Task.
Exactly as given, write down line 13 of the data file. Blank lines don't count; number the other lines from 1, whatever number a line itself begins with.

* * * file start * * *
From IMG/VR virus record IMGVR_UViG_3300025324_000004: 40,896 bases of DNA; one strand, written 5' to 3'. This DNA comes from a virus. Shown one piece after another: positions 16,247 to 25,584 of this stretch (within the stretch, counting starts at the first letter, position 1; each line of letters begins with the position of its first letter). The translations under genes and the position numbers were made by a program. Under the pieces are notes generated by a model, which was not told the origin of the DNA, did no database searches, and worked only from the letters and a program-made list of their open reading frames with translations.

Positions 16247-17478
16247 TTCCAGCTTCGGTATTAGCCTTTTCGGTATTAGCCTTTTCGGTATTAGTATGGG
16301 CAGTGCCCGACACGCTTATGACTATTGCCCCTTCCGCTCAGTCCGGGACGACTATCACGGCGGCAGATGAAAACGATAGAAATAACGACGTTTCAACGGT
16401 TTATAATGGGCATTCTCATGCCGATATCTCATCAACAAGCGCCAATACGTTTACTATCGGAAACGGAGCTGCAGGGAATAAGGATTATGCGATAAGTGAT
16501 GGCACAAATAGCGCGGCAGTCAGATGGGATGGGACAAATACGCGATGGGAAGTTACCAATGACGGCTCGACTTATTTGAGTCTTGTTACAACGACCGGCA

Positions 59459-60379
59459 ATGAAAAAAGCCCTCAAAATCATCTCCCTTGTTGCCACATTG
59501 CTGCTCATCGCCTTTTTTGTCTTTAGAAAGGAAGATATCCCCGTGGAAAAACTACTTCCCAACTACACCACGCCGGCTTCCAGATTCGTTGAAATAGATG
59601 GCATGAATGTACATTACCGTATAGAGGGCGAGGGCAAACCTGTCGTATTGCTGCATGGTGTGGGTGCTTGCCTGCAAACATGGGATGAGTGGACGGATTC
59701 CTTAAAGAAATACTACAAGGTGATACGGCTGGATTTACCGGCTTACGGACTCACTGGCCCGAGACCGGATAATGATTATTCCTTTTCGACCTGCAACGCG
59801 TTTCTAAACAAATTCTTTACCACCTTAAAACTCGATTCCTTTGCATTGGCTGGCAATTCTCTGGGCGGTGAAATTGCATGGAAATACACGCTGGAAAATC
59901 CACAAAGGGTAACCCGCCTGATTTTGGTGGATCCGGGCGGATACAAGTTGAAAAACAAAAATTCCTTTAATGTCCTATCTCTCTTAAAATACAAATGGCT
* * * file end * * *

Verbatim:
59901 CACAAAGGGTAACCCGCCTGATTTTGGTGGATCCGGGCGGATACAAGTTGAAAAACAAAAATTCCTTTAATGTCCTATCTCTCTTAAAATACAAATGGCT